BEIJING, May 6 — Residents of Beijing fretted over anti-virus restrictions curbing their movement while also worrying about the dozens of new Covid-19 cases reported daily, as China’s leaders threatened action against critics of their zero-tolerance Covid policy.
Incurring a heavy economic cost and facing rare bursts of public criticism on its tightly-controlled internet, China is increasingly isolating itself from a world in which Covid restrictions are becoming a thing of the past.
Internationally, industry bodies have complained that Covid curbs in China have global economic reverberations. At home, the population was worried about painful, long-term restrictions.
Beijing was racing to avoid an explosive rise in cases like the one that forced the commercial and financial hub of Shanghai into an almost complete lockdown for more than a month. The mood among the capital’s residents was tense.
“Sometimes everyone seems easily irritable,” said Shi Wei, a retiree in Beijing. “When the virus can change people’s way of life at any time, people are more susceptible to mood swings.”
After a meeting of the country’s highest decision-making body, the Standing Committee of the Communist Party’s politburo, state TV reported late on Thursday that China will fight any comments and actions that distort, doubt or repudiate its Covid policy.
Relaxing Covid controls, which were being imposed in dozens of cities across the world’s second-largest economy and affecting hundreds of millions of people, would lead to large-scale infections, it warned.
On Friday, an editorial in the Communist Party’s official People’s Daily newspaper hit back against accusations China’s Covid policy is disrupting global economy and trade.
“Some US politicians have frequently attacked and smeared China’s epidemic prevention and control measures and tried to throw the blame on China for the so-called disruption of global supply chains,” it said without naming the people.
It said China was putting “life first,” and that although pressure on its economy has increased, the country could overcome difficulties.
State television reported that the State Council, or cabinet, had given an assurance that more support measures would be rolled out to stabilise employment and help the foreign trade sector.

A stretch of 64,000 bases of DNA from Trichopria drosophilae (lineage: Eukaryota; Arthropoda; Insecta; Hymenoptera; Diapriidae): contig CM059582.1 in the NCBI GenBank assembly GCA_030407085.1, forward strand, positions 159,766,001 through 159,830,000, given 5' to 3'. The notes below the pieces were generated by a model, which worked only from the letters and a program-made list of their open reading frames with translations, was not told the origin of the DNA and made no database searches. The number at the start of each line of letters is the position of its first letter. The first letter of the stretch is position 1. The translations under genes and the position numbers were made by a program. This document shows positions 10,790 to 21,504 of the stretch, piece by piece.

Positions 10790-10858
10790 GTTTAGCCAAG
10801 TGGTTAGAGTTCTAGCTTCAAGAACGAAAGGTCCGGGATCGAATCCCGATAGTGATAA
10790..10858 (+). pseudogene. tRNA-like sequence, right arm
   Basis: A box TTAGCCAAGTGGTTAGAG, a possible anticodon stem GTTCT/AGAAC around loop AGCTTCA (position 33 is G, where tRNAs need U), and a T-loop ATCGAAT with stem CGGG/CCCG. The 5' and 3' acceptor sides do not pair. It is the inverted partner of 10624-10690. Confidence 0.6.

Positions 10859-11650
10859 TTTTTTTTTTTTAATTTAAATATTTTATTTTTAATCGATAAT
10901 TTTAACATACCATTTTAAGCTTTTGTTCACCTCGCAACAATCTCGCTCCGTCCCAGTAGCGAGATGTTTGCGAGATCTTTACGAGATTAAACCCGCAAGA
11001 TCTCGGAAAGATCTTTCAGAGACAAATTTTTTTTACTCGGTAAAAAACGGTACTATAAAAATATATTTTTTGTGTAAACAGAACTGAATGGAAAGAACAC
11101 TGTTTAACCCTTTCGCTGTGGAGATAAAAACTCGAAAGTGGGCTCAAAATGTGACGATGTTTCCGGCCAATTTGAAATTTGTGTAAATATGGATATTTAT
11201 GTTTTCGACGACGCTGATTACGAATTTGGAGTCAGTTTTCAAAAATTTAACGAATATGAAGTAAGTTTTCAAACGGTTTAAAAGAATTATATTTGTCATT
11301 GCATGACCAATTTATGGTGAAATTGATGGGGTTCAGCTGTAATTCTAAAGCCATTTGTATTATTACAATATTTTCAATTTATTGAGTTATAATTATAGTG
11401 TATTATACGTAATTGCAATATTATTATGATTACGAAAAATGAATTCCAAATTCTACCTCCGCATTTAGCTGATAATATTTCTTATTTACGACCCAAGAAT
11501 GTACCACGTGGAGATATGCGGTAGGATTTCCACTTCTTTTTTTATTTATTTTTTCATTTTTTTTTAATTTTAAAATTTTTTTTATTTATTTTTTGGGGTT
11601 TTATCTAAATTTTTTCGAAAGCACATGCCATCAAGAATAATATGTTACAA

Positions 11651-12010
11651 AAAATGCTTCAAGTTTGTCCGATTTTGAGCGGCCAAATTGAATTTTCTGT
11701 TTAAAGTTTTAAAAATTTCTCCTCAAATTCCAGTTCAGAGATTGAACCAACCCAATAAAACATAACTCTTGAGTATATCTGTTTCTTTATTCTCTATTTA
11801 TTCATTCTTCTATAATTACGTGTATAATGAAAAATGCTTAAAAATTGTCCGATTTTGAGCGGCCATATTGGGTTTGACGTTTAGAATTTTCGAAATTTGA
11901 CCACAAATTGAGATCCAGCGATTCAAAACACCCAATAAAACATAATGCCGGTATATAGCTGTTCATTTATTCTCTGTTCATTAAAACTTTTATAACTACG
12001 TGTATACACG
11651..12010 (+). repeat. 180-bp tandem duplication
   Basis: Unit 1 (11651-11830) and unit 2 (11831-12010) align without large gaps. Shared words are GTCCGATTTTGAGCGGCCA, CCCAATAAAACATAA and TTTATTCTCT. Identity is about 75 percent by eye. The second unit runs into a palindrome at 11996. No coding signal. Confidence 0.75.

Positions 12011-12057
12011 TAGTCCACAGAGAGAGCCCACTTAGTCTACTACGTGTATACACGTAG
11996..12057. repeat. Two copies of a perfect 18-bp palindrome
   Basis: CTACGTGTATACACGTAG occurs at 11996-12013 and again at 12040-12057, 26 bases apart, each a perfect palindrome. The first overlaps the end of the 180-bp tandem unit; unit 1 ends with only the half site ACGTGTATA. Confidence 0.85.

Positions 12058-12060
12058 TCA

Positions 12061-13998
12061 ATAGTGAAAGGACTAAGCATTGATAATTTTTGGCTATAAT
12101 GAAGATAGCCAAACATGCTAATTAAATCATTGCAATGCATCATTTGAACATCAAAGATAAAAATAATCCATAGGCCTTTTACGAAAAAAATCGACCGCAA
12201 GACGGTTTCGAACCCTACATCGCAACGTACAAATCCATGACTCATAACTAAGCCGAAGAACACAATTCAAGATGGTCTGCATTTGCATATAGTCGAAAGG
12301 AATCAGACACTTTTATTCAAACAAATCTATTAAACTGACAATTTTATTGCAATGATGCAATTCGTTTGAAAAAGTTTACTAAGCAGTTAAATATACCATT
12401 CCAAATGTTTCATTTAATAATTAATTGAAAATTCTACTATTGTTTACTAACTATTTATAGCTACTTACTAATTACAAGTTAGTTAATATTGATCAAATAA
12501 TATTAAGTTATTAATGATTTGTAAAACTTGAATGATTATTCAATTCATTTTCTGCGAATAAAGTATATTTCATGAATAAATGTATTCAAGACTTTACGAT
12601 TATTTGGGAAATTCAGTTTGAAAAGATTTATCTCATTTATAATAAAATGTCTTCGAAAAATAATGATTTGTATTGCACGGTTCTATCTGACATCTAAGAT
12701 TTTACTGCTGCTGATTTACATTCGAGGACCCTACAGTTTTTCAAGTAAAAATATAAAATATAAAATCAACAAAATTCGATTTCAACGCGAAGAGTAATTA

Shanghai vice major Wu Qing said on Friday Covid-19 infections have been on a “continuous downward trend” since April 22, and “the epidemic has come under effective control.”
And yet most of the city’s 25 million people remained unable to leave their housing compounds or were only allowed out briefly. Some were in this situation despite their community’s risk rating being officially downgraded to a level that in theory should allow them to move more freely.
Beijing has reported dozens of new cases a day for about two weeks since its outbreak emerged. On Friday, officials said they detected 72 cases on May 5, the highest number so far.
On the corresponding day 14 of its own outbreak, Shanghai was reporting 139 cases but numbers quickly surged afterwards.
Isolated lockdown of residential buildings and closures of restaurants and other venues remained in place. But after three consecutive days of mandatory mass testing, Beijing residents were given a break on Friday.
But weekly Covid tests would be required from residents to enter office buildings and public venues and take subways or buses, state-backed Beijing Daily reported.
Beijing’s demand for rolling negative test results in coming days and weeks would require a robust testing infrastructure to meet the demand of the city’s 22 million people.
Some residents have complained they never received all the results from recent rounds of mass testing, while others were hit by “pop-up windows” on their mobile health apps, preventing them from accessing public transport or public spaces even though they have done their tests.
“Yesterday I couldn’t enter the office building because of the pop-up even though I tested negative within 24 hours. Isn’t that insane?” said a resident surnamed Wang.
Goldman Sachs analysts said regular testing could be a potential middle-ground strategy Chinese cities could embark on going forward, allowing cases to be identified and isolated early with much lower costs than city-wide lockdowns.
It “would not be a panacea, but would help limit disruption to a large part of China’s manufacturing and overall economic activity for a protracted period,” they said. — Reuters